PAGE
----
Friday, October 19, 2012
Does Marijuana Withdrawal Matter?
What happens to some smokers when they cut out the cannabis.
People who say they are addicted to marijuana tend to exhibit a characteristic withdrawal profile. But is cannabis withdrawal, if it actually exists, significant enough to merit clinical attention? Does it lead to relapse, or continued use despite adverse circumstances? Should it be added to the list of addictive disorders in the rewrite of the Diagnostic and Statistical Manual of Mental Disorders (DSM) currently in progress?
Marijuana fits in fairly well with the existing criteria for clinical addiction—except for one common diagnostic marker. Among the identifying criteria currently used in the DSM, we find: “The presence of characteristic withdrawal symptoms or use of substance to alleviate withdrawal.” Opponents of marijuana’s inclusion as an addictive drug have long insisted that cannabis has no characteristic withdrawal symptoms, but this position has been severely eroded of late, as new research has consistently identified a withdrawal syndrome for marijuana, which includes drug cravings, despite decades of controversy over this basic medical question.
A group of researchers at the University of New South Wales, Australia, along with Dr. Alan J. Budney of the Geisel School of Medicine at Dartmouth, New Hampshire, writing in PLOS ONE, presented evidence that the characteristic withdrawal symptoms displayed by addiction pot smokers are in fact strong enough to be considered clinically significant.
(For more on the marijuana withdrawal profile, see HERE, and HERE. For a bibliography of relevant journal articles, go HERE).
But how does one go about determining if withdrawal reactions rise to the level of clinical significance? The researchers wanted to know whether functional impairment reported during abstinence was clinically significant, whether it correlated with severity of addiction, and whether it was predictive of relapse. 46 survey volunteers who were not seeking any formal treatment for marijuana addiction were recruited in Sydney, Australia. Users ranged in age from 18 to 57, with an average age of 30. After a one-week baseline phase, the participants underwent two weeks of monitored abstinence. Using a “Severity of Dependence Scale” (SDS) to measure variability in functional impairment, the researchers compared a high SDS subgroup to a low SDS subgroup in an effort to tease out whether functional impairments in high SDS participants were predictive of relapse. The researchers noted that earlier work had established that the symptoms most likely to cause impairment to normal daily functioning were: Trouble getting to sleep, angry outbursts, cravings, loss of appetite, feeling easily irritated, and nightmares or strange dreams.” The investigators broke these symptoms into two groups: “somatic” and “negative affect” variables.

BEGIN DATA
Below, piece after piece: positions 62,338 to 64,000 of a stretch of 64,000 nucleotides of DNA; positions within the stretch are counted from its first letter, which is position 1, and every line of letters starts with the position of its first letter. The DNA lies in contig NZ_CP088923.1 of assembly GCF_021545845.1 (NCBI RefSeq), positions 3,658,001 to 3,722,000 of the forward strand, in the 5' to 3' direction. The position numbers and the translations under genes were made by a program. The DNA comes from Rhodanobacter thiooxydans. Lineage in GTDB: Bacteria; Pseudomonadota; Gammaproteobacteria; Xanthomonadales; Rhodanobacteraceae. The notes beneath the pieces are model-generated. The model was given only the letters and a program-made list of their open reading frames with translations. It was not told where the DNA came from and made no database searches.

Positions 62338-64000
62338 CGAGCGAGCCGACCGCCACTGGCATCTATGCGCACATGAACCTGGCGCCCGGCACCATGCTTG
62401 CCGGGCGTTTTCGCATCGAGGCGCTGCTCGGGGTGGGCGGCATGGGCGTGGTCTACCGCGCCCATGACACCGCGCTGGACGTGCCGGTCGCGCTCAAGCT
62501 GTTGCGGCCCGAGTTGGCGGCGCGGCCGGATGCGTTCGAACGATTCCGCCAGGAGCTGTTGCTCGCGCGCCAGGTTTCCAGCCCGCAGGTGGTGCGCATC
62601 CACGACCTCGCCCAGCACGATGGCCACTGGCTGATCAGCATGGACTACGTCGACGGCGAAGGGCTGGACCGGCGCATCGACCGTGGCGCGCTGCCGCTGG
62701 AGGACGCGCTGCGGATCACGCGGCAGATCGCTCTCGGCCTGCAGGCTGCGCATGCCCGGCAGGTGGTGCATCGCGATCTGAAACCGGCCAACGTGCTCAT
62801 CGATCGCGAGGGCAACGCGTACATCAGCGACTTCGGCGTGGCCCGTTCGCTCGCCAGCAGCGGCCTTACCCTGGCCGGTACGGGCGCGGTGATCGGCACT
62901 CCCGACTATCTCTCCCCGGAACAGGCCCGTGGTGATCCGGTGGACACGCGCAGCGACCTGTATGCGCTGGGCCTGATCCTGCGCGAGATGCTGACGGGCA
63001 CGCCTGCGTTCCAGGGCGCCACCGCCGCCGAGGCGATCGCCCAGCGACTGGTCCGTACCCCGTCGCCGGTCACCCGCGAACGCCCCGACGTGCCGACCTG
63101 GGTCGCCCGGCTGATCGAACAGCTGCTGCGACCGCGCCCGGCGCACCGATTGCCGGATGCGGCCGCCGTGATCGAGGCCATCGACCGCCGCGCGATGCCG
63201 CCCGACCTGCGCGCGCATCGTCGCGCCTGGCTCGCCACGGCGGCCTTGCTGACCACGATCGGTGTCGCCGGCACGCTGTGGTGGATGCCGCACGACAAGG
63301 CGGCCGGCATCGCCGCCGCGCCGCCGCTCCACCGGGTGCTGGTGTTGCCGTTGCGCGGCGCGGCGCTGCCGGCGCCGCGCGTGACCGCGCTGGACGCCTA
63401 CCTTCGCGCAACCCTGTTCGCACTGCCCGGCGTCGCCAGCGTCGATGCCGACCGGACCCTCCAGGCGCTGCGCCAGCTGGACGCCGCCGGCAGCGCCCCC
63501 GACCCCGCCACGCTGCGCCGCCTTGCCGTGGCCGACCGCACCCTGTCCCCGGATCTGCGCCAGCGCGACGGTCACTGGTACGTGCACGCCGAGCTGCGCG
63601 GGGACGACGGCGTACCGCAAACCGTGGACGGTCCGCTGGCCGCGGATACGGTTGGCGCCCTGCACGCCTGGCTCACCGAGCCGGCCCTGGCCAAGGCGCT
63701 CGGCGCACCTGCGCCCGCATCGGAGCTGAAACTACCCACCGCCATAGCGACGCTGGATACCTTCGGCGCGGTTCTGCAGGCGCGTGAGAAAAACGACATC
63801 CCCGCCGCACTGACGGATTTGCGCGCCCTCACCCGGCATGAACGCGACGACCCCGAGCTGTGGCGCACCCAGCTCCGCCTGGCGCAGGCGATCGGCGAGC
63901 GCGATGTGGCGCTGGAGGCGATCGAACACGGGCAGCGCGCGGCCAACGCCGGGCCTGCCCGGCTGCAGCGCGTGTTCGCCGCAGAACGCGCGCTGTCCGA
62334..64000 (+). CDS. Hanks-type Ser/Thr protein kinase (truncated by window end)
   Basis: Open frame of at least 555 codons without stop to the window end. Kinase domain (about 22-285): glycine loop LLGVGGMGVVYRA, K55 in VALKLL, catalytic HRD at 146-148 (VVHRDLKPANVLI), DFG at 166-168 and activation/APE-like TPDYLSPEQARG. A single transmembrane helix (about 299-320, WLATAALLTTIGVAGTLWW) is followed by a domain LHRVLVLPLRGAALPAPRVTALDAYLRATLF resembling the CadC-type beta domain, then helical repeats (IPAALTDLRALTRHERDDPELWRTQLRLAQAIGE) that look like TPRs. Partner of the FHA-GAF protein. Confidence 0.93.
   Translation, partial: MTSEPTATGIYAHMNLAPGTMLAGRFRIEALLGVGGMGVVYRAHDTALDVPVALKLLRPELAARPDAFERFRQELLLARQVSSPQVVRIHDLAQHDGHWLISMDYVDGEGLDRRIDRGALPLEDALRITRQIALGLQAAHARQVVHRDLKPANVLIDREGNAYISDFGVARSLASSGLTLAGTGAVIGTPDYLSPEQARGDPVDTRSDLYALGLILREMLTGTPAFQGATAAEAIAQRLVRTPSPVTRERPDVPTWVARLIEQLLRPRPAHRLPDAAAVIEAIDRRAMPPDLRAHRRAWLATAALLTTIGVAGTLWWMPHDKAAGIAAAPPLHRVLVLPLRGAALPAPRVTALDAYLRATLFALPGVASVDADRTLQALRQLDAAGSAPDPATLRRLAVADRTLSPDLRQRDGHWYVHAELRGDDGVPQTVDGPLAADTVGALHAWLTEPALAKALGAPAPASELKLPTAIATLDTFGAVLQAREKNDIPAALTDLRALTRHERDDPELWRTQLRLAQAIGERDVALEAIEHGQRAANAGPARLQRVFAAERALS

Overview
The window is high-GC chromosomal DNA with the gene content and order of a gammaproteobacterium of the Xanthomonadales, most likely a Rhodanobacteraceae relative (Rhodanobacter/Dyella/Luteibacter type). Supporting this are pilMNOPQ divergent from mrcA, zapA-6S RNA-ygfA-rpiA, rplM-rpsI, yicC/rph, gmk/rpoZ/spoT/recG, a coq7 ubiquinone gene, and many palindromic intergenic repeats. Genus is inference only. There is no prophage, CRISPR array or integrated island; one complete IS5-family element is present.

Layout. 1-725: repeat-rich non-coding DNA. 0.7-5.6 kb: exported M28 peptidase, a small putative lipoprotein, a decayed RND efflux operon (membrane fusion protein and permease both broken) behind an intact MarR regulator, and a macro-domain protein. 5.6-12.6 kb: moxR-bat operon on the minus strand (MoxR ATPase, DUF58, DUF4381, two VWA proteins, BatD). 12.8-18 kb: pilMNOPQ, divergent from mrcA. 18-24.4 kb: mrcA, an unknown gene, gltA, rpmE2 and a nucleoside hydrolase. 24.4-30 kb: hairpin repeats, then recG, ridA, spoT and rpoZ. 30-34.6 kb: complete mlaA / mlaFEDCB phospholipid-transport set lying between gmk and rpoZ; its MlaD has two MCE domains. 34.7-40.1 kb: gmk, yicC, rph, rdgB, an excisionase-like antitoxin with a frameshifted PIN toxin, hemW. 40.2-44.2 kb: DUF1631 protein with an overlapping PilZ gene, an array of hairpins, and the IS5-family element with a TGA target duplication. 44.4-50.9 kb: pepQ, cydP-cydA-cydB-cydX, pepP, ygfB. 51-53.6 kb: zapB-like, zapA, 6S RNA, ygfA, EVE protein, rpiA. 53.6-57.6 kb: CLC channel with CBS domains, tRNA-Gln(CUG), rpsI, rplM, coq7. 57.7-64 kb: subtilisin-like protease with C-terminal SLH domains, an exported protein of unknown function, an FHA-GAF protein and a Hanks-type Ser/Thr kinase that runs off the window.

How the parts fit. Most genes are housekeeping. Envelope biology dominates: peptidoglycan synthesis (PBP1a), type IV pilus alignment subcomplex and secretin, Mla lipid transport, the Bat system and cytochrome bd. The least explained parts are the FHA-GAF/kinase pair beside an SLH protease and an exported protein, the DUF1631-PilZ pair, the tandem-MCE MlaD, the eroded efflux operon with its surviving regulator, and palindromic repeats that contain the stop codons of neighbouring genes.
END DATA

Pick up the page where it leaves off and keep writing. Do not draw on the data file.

The researchers then examined self-reports about the impact of cannabis withdrawal on normal daily activities. While the common yardstick for withdrawal is typically taken to be intensity of cravings, the authors argue that this reliance on craving “may mask the extent to which symptoms led to functional impairment, as those who maintained abstinence may still have experienced clinically significant negative consequences from cannabis withdrawal (e.g. relationship or work problems resulting from the withdrawal syndrome.”)
As might have been expected, higher levels of cannabis dependence were associated with greater functional impairment. And while the average level of functional impairment caused by cannabis is “mild for most users, it appears comparable with tobacco withdrawal which is of well established clinical significance.”
And certain symptoms were, in fact, correlative: “Increased somatic withdrawal symptoms are predictive of relapse, and…. increased physical tension is a significant predictor of relapse.”
Physical distress, a “somatic” variable, mattered more, in terms of relapse, than the amount of marijuana smoked, or any other symptom on the roster of functional impairments—including mood and other negative affect variables.
“In conclusion,” the investigators write, “cannabis withdrawal is clinically significant because it is associated with elevated functional impairment to normal daily activities, and the more severe the withdrawal is, the more severe the functional impairment is. Elevated functional impairment from a cluster of cannabis withdrawal symptoms is associated with relapse in more severely dependent users.”
Furthermore: “Targeting the withdrawal symptoms that contribute most to functional impairment during a quit attempt might be a useful treatment approach (e.g. stress management techniques to relieve physical tension and possible pharmacological interventions for alleviating the physical aspects of withdrawal such as loss of appetite and sleep dysregulation.)”
As with most studies, there are limitations. As noted, the participants were not in a formal cessation program. And while urine tests were used, there was no external corroboration of the self reports.
Allsop, D., Copeland, J., Norberg, M., Fu, S., Molnar, A., Lewis, J., & Budney, A. (2012). Quantifying the Clinical Significance of Cannabis Withdrawal PLoS ONE, 7 (9) DOI: 10.1371/journal.pone.0044864
Graphics Credit: http://www.addictionsearch.com/